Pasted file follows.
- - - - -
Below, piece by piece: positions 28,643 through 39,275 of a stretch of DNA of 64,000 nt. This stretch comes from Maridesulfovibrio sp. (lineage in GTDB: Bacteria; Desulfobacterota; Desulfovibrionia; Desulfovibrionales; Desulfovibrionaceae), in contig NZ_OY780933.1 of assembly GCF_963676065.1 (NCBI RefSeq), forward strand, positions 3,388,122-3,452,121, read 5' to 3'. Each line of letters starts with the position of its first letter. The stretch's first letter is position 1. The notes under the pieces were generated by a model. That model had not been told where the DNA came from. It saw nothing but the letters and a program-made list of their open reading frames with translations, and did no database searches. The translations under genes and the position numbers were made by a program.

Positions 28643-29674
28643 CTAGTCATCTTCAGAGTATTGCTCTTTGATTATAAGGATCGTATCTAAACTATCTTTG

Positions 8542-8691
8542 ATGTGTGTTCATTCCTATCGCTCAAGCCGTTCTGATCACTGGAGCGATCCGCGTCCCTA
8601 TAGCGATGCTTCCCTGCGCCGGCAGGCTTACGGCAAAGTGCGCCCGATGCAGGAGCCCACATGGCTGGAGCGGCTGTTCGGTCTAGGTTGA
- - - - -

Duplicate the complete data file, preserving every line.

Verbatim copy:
Below, piece by piece: positions 28,643 through 39,275 of a stretch of DNA of 64,000 nt. This stretch comes from Maridesulfovibrio sp. (lineage in GTDB: Bacteria; Desulfobacterota; Desulfovibrionia; Desulfovibrionales; Desulfovibrionaceae), in contig NZ_OY780933.1 of assembly GCF_963676065.1 (NCBI RefSeq), forward strand, positions 3,388,122-3,452,121, read 5' to 3'. Each line of letters starts with the position of its first letter. The stretch's first letter is position 1. The notes under the pieces were generated by a model. That model had not been told where the DNA came from. It saw nothing but the letters and a program-made list of their open reading frames with translations, and did no database searches. The translations under genes and the position numbers were made by a program.

Positions 28643-29674
28643 CTAGTCATCTTCAGAGTATTGCTCTTTGATTATAAGGATCGTATCTAAACTATCTTTG

Positions 8542-8691
8542 ATGTGTGTTCATTCCTATCGCTCAAGCCGTTCTGATCACTGGAGCGATCCGCGTCCCTA
8601 TAGCGATGCTTCCCTGCGCCGGCAGGCTTACGGCAAAGTGCGCCCGATGCAGGAGCCCACATGGCTGGAGCGGCTGTTCGGTCTAGGTTGA